Externship Location: Aspen Institute

My name is Faria Tuz Zahura and I am a third-year Ph.D. student in Civil and Environmental Engineering. This January I got the chance to do a week-long externship at the Virginia Department of Transportation’s Research Council (VTRC). VTRC conducts all the research at the Virginia Department of Transportation (VDOT). Although one week is a very short time, I learned a lot and had an extraordinary experience working with my mentor.

My job was to analyze the pre-fencing and post-fencing carcass removal data to assess the improvement in wildlife crossing due to fencing.

I primarily worked on one project that aims to improve wildlife crossing in Virginia. Virginia is one of the top 10 states with the highest number of deer-vehicle collisions (DVC). These collisions pose a threat to the safety of drivers and wildlife. In addition, removing the carcasses from the streets is expensive. VDOT has added fences with a length of 1-mile at two sites on I-64 in order to help deer and other wild animals to use underpass instead of crossing the street. Data was collected for the pre-fencing and post-fencing period to analyze the effects of fencing on animal crossing.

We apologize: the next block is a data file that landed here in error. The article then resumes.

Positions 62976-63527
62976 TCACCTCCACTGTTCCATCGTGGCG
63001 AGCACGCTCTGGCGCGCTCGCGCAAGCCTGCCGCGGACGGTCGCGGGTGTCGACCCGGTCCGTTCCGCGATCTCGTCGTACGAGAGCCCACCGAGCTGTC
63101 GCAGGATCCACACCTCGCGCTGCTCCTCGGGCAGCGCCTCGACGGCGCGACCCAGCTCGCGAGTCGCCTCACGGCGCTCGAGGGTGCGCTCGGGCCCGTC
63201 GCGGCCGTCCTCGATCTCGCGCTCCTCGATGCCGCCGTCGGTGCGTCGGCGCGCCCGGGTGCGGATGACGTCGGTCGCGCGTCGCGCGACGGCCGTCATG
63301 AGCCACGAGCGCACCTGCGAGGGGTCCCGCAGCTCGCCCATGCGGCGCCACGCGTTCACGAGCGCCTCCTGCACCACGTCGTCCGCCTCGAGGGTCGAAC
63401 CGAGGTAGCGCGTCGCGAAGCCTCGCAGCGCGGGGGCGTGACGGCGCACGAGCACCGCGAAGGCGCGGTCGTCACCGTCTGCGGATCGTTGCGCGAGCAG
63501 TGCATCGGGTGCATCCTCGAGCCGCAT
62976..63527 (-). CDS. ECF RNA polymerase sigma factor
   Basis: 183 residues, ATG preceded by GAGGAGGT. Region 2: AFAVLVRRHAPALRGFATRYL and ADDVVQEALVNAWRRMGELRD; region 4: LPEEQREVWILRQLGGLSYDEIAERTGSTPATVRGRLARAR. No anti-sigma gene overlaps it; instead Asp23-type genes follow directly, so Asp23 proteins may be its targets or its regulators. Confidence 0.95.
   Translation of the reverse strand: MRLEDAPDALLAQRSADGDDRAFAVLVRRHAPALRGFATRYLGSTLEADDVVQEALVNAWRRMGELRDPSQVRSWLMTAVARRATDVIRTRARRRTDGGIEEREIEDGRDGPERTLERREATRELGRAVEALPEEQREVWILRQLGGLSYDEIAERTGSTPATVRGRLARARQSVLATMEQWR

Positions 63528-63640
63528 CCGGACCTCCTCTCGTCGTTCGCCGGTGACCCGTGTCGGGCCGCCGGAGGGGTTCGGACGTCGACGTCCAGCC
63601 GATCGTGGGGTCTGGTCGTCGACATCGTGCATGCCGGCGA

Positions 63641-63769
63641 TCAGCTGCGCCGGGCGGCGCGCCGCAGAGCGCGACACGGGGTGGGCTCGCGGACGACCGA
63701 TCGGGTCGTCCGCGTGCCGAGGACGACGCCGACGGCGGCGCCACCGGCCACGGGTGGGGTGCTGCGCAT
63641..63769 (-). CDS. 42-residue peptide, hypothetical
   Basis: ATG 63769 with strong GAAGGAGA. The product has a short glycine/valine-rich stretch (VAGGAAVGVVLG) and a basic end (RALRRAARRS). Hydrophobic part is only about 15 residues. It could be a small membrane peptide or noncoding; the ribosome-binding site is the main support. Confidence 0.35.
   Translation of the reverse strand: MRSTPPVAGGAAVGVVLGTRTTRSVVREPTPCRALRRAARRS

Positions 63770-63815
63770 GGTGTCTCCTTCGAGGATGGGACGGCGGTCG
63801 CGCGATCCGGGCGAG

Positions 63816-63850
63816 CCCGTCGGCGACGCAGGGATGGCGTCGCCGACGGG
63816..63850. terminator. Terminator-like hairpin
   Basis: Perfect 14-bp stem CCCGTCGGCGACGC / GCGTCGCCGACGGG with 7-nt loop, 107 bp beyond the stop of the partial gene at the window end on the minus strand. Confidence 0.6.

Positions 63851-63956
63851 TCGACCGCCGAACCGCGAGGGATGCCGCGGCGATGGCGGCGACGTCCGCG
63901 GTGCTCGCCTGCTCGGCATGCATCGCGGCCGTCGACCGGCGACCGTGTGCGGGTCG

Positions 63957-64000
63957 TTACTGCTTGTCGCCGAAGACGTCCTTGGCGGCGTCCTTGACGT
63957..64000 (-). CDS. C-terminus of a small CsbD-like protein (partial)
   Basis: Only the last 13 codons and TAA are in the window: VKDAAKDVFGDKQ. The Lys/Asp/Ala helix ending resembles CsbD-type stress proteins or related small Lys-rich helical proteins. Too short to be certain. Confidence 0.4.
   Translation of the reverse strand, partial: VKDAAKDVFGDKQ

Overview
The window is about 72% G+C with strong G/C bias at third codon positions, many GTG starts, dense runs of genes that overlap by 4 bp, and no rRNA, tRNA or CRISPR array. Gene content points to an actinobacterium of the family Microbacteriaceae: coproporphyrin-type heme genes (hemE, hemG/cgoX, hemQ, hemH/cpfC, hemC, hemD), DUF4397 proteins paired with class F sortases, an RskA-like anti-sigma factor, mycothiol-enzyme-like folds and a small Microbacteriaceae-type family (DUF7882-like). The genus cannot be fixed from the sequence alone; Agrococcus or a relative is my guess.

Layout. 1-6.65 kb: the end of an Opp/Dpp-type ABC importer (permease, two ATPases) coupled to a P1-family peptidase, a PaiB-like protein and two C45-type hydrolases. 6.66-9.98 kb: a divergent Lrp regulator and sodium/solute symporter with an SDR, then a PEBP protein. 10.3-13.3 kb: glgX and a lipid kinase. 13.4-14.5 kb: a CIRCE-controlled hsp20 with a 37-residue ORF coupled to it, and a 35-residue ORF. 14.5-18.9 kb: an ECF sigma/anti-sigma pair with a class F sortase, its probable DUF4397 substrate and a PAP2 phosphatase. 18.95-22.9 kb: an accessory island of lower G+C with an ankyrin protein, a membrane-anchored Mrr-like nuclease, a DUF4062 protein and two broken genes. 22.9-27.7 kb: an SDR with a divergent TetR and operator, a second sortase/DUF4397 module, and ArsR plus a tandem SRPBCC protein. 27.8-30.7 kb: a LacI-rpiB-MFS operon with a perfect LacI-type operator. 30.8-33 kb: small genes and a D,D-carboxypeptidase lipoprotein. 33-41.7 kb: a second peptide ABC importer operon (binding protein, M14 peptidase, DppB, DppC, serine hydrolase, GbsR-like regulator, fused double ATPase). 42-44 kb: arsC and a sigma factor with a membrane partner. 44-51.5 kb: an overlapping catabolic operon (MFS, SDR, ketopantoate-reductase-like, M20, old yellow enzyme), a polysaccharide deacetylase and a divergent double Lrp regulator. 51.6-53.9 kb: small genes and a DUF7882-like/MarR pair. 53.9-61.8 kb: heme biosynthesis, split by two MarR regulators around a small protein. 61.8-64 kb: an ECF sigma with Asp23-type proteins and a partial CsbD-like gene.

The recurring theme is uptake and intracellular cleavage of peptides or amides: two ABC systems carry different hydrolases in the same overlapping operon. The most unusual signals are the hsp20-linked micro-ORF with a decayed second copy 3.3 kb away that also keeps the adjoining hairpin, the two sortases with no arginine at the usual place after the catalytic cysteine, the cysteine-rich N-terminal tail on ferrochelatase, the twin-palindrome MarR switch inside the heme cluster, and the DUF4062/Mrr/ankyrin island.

My job was to analyze the pre-fencing and post-fencing carcass removal data to assess the improvement in wildlife crossing due to fencing. I created maps using ArcMap along I-64 showing the average yearly deer carcass before and after the fencing was constructed at every 0.1 miles. The decrease in the average number of yearly carcass within the fencing zone was evident from the map at both of the sites. Performing a t-test on the yearly number of carcasses during both periods showed a significant decrease in the number of carcasses at fencing locations. Outside the fencing locations, there were different responses depending on the fence end treatment. There were three types of fence ends: 1. the end tied to VDOT right of way 2. open-ended and 3. the end tied to an underpass. For types 1 and 3 there was a decrease in the number of carcasses during the after fencing period, which was not significant and very close to being significant, respectively. For type 2, there was an increase in the number of carcasses, although not significant.

Another project that I briefly worked on involved identifying the sources of zinc and potential solutions to reduce zinc concentration in discharged water from bridges and tunnels. VDOT wants to identify the sources of zinc from Monitor-Merrimac Memorial Bridge-Tunnel and Hampton Road Bridge and take steps to minimize the concentration of zinc that goes into the water from these bridges. My job was to do some literature review on similar studies done in other places.

The one-week externship had been a great learning experience for me. I enjoyed working at VTRC so much. Thanks, Environmental Resilience Institute for giving me this opportunity.